BATON ROUGE — The Senate voted 36-1 to allow all juvenile offenders sentenced to life without parole the chance for a parole hearing after serving 35 years.
House Bill 264 by House Criminal Justice chairman Sherman Mack, R-Albany, originally gave the chance for parole only to those cases prior to 2012. But an amendment by Sen. Danny Martini, R-Metairie, made it all-inclusive.
BATON ROUGE — Senate Revenue and Fiscal Affairs Committee unanimously approved a bill to sharpen the ability of the Department of Revenue to collect sales tax on internet and other out- of-state retailers.
House Bill 1121 by Rep. Walt Leger, D-New Orleans, requires retailers to report certain information to help the state collect sales tax that currently goes largely unreported.
BATON ROUGE — Louisiana Supreme Court justices testified Tuesday that a $16 million cut to the Judiciary in its budget for the next fiscal year that begins in four weeks would cause the third branch of government to contract its drug court program that has helped curb the state’s percentage of repeat offenders.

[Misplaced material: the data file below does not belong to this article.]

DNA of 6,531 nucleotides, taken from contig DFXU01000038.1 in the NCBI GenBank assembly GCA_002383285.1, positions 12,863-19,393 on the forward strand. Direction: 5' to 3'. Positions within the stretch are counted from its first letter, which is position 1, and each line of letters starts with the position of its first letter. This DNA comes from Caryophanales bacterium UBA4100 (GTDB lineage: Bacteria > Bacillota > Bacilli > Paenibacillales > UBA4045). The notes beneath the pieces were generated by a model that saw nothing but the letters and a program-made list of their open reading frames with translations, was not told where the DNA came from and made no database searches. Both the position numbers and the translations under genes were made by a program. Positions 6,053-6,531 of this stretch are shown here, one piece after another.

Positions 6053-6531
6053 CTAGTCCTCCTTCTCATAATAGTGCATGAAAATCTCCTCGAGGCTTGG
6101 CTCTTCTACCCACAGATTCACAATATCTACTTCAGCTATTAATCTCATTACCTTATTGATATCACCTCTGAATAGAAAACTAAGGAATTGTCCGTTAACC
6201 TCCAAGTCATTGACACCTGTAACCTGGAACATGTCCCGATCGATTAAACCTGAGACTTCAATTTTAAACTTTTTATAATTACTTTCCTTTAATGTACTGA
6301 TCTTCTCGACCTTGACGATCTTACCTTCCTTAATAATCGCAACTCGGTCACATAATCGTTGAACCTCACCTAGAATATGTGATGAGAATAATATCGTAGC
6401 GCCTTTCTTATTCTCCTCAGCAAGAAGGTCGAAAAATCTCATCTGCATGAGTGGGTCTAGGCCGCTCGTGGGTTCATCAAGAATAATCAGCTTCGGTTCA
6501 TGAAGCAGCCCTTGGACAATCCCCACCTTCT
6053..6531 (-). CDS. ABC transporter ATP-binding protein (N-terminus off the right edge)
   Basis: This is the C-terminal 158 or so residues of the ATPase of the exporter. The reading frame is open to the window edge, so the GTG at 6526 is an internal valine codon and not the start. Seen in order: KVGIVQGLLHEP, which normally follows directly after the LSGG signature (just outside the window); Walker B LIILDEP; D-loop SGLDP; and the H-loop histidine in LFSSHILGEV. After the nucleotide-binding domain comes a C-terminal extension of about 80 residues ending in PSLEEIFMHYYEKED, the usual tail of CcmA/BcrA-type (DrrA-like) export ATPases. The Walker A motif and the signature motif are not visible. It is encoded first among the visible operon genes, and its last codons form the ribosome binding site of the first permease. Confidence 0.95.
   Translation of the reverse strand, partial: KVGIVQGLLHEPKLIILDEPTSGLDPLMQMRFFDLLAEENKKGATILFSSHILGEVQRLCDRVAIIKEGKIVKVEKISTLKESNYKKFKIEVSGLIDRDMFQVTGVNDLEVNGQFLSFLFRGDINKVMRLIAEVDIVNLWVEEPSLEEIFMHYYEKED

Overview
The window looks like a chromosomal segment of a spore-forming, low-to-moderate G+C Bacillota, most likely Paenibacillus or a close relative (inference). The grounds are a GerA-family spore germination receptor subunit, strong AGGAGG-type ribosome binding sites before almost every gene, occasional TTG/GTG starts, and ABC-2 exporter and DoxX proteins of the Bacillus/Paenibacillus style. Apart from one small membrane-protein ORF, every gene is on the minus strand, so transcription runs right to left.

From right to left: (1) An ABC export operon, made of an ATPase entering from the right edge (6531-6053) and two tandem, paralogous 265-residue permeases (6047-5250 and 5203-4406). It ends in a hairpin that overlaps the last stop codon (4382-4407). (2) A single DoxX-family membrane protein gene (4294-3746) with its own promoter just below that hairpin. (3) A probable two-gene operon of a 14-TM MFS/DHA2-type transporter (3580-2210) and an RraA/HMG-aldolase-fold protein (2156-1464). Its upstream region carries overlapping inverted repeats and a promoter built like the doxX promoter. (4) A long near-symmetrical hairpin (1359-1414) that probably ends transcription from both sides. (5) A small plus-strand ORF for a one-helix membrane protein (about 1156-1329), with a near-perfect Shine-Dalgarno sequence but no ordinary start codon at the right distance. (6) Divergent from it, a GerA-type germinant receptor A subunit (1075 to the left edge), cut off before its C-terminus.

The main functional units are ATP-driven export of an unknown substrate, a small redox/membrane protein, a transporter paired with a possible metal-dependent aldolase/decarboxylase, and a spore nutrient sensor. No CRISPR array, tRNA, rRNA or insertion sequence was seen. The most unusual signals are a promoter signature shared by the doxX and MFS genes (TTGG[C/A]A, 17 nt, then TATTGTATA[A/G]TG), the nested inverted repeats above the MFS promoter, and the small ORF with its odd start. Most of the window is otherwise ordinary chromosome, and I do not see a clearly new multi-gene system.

BATON ROUGE — The House Education Committee Tuesday approved a bill to allow university students across the state to use student ID cards as identification for voting, perhaps as early this fall, although the bill doesn’t require it until 2019.
House Bill 940 by Rep. Randal Gaines, D-LaPlace, requires the ID cards to have a picture and a signature, making them valid under the state’s voter identification laws.
BATON ROUGE — A report detailing the recent changes made to the Taylor Opportunity Program for Students — the state’s tuition-paying scholarship – warns that students could be paying thousands for tuition beyond what the scholarship covers in a few years.
The Cowen Institute of Tulane University, released its report, “The Future of TOPS,” Tuesday, offering potential pitfalls to TOPS reforms that have passed or look likely to pass this session.
BATON ROUGE – In 1997, Louisiana House Speaker Hunt Downer ushered his lawmakers into the digital age. Bills, amendments, votes and fiscal notes became available on their individual screens with the click of a mouse.
Nineteen years later, the path toward a paperless Legislature has made headway, but hard copies still reign and taxpayers are left holding a six-figure invoice.
BATON ROUGE — Multi-state and larger corporations could pay millions more in corporate income tax under proposals the governor, legislators and the Department of Revenue are considering as Gov. John Bel Edwards prepares to call the Legislature into the second fiscal session of the year.